128 [Noteworthy examples of episcopal modesty. In the colleges of bishops, however, it is now usual to call upon juniors first, that, if they should think differently from older brethren, their free opinion need not be restrained by deference.]
3 He then prosecutes the subject, by going through the several kinds of public exhibitions, and sets forth, a limit more diffusely than in the Epistle to Donatus, what risks are incurred by the spectators, and especially in respect of those exhibitions wherein, as he says, "representations of lust convey instruction in obscenity." Finally, he briefly enumerates such exhibitions as are worthy of the interest of a Christian man, and in which he ought rightfully to find pleasure. [For Epistle to Donates, see p. 275, supra.]
12 [It is painfnl to recognise, in the general licence of the press in our country, this very feature of a corrupt civilization,-a delight in scandal, and in the invasion of homes and private affairs, for the gratification of the popular appetite.]
14 [This touches a point important to the modern question. It is said, "Oh! but these Fathers denounced only those heathen spectacles of which idolatry was part," etc. The reply is sufficiently made by our author.]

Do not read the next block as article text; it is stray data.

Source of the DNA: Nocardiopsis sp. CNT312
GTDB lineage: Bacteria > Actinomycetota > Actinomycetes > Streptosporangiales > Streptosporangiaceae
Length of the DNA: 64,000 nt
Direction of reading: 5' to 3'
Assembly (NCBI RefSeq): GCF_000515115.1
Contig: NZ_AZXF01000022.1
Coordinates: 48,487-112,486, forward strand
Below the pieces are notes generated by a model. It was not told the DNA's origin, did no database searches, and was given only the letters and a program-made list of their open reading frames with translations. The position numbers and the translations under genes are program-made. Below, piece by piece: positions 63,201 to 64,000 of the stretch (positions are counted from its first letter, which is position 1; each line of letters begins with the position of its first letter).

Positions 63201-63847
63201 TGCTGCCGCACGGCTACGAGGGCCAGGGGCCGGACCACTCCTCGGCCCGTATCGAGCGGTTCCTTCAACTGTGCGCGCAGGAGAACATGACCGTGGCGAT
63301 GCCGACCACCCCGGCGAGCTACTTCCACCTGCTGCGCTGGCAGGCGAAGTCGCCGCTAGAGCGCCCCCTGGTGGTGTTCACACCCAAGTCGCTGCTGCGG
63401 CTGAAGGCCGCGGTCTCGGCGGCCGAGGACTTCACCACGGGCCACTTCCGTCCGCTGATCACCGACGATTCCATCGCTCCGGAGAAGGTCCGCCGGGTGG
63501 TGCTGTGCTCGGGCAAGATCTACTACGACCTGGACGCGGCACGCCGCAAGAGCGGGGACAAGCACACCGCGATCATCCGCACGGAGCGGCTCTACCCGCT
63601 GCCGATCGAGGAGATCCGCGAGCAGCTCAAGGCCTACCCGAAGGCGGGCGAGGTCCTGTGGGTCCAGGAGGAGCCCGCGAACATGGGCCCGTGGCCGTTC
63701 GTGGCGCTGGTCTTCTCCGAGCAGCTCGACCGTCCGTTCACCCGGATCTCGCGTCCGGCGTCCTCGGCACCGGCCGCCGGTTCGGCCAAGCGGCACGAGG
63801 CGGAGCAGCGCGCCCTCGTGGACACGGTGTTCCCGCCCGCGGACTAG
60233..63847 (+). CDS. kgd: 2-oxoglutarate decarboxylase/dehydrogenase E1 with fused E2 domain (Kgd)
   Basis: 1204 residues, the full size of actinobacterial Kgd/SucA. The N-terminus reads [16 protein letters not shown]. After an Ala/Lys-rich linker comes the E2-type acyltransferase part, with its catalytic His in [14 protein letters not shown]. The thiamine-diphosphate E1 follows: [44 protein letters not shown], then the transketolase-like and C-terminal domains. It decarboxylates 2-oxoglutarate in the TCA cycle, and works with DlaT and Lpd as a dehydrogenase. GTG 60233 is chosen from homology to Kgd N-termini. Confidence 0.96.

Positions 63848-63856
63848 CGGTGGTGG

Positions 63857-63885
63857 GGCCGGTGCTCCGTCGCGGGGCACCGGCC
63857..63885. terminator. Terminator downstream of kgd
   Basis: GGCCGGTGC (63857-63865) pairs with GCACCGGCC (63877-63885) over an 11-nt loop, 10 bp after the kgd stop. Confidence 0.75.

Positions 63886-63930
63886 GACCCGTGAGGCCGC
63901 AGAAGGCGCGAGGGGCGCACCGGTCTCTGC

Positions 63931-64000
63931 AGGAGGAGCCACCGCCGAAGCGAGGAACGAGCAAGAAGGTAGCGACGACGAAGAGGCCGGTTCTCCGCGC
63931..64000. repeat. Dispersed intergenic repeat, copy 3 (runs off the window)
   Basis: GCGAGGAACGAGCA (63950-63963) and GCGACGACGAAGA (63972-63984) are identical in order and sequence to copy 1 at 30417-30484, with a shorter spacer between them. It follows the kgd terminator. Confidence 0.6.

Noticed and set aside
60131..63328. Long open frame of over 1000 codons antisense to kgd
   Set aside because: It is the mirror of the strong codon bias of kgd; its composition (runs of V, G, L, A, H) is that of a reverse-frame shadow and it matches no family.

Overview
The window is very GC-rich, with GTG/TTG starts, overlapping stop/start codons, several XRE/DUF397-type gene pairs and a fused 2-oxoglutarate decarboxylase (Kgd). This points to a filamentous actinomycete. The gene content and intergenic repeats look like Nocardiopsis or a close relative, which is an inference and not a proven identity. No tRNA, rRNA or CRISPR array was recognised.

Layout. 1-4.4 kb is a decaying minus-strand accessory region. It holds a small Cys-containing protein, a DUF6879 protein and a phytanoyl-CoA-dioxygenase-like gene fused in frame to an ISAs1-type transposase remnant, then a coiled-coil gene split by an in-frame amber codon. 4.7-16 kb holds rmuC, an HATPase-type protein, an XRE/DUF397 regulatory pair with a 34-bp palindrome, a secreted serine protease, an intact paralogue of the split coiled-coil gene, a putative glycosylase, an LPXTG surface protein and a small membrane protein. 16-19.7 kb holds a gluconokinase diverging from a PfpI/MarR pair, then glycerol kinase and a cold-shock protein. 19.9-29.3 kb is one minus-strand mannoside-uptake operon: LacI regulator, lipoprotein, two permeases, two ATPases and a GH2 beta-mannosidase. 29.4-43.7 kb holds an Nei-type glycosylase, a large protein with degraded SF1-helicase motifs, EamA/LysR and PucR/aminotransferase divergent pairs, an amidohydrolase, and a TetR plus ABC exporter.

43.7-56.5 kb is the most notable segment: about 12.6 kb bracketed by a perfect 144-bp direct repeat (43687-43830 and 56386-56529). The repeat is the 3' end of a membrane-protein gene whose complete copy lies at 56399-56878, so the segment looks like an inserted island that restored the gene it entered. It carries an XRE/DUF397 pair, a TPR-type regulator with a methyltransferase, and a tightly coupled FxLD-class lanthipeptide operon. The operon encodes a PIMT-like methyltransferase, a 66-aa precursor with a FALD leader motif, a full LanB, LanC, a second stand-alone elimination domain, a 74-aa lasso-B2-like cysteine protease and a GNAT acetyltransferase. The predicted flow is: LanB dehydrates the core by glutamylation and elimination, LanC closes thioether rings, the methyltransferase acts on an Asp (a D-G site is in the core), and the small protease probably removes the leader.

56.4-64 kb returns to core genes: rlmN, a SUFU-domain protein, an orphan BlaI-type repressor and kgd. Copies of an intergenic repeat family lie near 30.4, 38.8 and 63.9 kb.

15 There is much confusion in the reading of this passage, which in the original runs, according to Baluzius: "Nam cum mens hominis advitia ipsa ducatur, quid faciet, si habuerit exempla naturae corporis lubrica quae sparta cornuit? Quid faciet si fuerit impulsa?"
17 [De Maistre, who is a Christian, with all his hereditary prejudice and enslavement, has a fine passage in the opening of his Soirees de St. Petersbourg, which the reader will enjoy. It concludes with this saying: "Les coeurs pervers n'ont jamais de belles nuits ni de beaux jours." P. 7. vol. i. See vol. iv. p. 173, this series.]
2 In place of reward, he sets before them not only security from the fear of Gehenna, but also the attainment of everlasting life, describing both alternatives briefly in a poetical manner. He points out, that to some, martyrdom serves as a crown, while to others who are baptized in their own blood, it serves as redemption. Finally, when from the Scriptures he has stirred up his readers to confession of the name of Christ, he asks them to remember him when the Lord begins to honour martyrdom in them, since the Lord is known not to deny such as they when they ask Him for anything.